Last edited: May 20, 2014
  18. wwalkerbigwil

    wwalkerbigwil Newbie

    I just bought the pecos several weeks ago and I'm very happy with it. It may be because it's such a huge step up from the small Hondo that I had, but it cooks great. I've cooked a couple slabs of ribs and had room for a couple more without a rib rack. The only problem I had with getting the temp up is to make sure you don't have wood that's too green. I get perfect smoke flavor from my pecos.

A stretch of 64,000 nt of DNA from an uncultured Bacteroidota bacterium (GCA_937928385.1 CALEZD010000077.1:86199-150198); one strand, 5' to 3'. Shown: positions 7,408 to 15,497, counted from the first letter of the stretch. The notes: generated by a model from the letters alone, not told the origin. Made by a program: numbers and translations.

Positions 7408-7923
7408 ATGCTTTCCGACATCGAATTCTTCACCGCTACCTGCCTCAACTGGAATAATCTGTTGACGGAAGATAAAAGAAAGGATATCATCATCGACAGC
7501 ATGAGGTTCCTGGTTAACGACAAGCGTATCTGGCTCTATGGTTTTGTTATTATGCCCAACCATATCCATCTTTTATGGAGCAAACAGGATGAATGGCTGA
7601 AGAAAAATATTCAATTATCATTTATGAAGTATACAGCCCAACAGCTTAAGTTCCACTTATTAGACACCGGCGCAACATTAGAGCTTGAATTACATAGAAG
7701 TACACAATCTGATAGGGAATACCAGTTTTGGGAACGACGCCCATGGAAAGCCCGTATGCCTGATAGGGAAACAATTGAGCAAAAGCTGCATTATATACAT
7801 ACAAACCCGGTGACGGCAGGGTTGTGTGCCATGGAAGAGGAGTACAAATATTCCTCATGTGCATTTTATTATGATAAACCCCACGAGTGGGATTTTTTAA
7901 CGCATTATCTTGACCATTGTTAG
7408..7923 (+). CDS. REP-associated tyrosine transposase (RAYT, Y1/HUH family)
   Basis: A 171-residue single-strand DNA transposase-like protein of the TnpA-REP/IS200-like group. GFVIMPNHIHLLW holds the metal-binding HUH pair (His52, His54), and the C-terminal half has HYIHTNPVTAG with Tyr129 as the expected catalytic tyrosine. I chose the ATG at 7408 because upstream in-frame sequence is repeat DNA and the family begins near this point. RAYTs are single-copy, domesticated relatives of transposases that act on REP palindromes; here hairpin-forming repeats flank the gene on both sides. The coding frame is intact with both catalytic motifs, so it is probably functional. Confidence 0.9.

19. Ok. It's crunch time. For all those that have the wrangler, what's the bottom line? Are there any better smokers for this price? I am thinking about pulling the trigger this weekend and I want to have the opinion of those who have actually used it. MickHLR gave me some good information but additional opinions help!
  20. joshdaddyjoe

    joshdaddyjoe Newbie

    Do it. I love cooking on mine, it's been great. I haven't found a better smoker that has the dimensions or thickness of steel as the Wrangler. The next best thing above it is a Yoder Cheyenne or drop down and get a Pecos, another good option.